Spartacus Paraclete wrote:
I'll read the review when it eventually gets onto the FT website, but I'd be interested to know who they got to write it.
Our good friend Mr. Barrett
Ah - makes sense. I do miss DVB on this forum.
Spartacus Paraclete wrote:
It's a real curate's egg of a book, but the good parts are good, and one can't help but be - or at least, I couldn't help but be - won over by the author's earnest and unbridled enthusiasm for his subject, and his genuine affinity for the landscape around Rennes.
Personally, I couldn't help but be disappointed by the numerous inaccuracies, misrepresentations, and lack of anything even close to 'revelatory'. I was also disappointed by the lack of anything even remotely close to a critical examination of the very implausible claims made on behalf of the Priory of Sion
. However, it does collect up, bring together, and discuss (with a narrative bias unfortunately) a large number of Sion themes. For that reason alone, it is worth a read, well worth owning by people like us, and worth the asking price IMHO.
Yes, you're right, it isn't a critical examination at all, and as such the subtitle "Inside the Priory of Sion" is highly misleading. This book may be many things, some of them good, but a work of investigative journalism it most certainly is not.
But I think, as I said before, one has to, in a sense, set aside this major deficiency, and the narrative bias you refer to, and accept the book for what it is, rather than what it might have been and isn't, in order to get as much as possible of value out of it. And again, to derive as much as possible from it, one has to, up to a point at least, set aside reservations one might have about Haywood, and concentrate more on what the man appears to think, rather than what he is pupporting to be. What I mean by that is that if one judges Haywood solely on the criteria of whether he is or is not a bona fide member of the PdS of 2012 (assuming there is such a thing, and for whatever that might be worth even if there was) then one will likely come to a very negative assessment. But if one instead chooses to see him as a high ranking freemason, steeped in hermeticism and the occult, fascinated by alchemy, esoterically minded, and with a long-standing interest in the Rennes affair, then it's not completely unreasonable to suppose that he might have the odd nugget of interest to offer. So I decided to go with the un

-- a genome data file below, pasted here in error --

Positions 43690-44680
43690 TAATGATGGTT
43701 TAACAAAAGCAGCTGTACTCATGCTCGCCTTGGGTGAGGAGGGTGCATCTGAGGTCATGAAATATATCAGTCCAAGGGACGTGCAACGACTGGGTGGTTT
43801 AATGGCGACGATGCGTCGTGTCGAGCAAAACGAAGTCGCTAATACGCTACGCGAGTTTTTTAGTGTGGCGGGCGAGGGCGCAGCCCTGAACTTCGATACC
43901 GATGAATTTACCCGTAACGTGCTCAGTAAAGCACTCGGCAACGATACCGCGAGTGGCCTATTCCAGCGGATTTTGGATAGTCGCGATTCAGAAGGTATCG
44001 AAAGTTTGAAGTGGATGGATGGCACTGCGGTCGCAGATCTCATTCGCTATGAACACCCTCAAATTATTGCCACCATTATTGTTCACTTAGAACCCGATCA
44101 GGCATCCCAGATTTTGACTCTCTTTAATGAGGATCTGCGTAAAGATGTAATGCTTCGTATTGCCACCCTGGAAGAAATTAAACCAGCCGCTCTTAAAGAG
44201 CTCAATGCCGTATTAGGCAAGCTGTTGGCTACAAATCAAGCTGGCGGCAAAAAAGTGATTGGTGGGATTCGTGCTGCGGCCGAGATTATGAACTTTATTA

critical approach to the book, if you like, and see what I could get out of it.
So, for example, when I read the section on Le Serpent Rouge, which is perhaps the best part of the book, I really felt I understood that poem just a little bit better than I had previously. Now, bear in mind, I'm far less steeped in RLC lore than most here, and understand many of the historic, religious and esoteric themes much less, and I only have conversational French, not even that really, just enough to get by when I go down there without needing to speak English, so I start from a very low base, and I've always struggled with LSR. Still do. But I genuinely feel a little more confident with it after reading that book. The point of me recounting that is to note that if Howells is channelling Haywood, at least partly, in his interpretation of the poem, and if I feel I've got some benefit from that, then I kind of have to concede that Haywood's perspective is of some, albeit possibly small, value. At least to me.
Spartacus Paraclete wrote: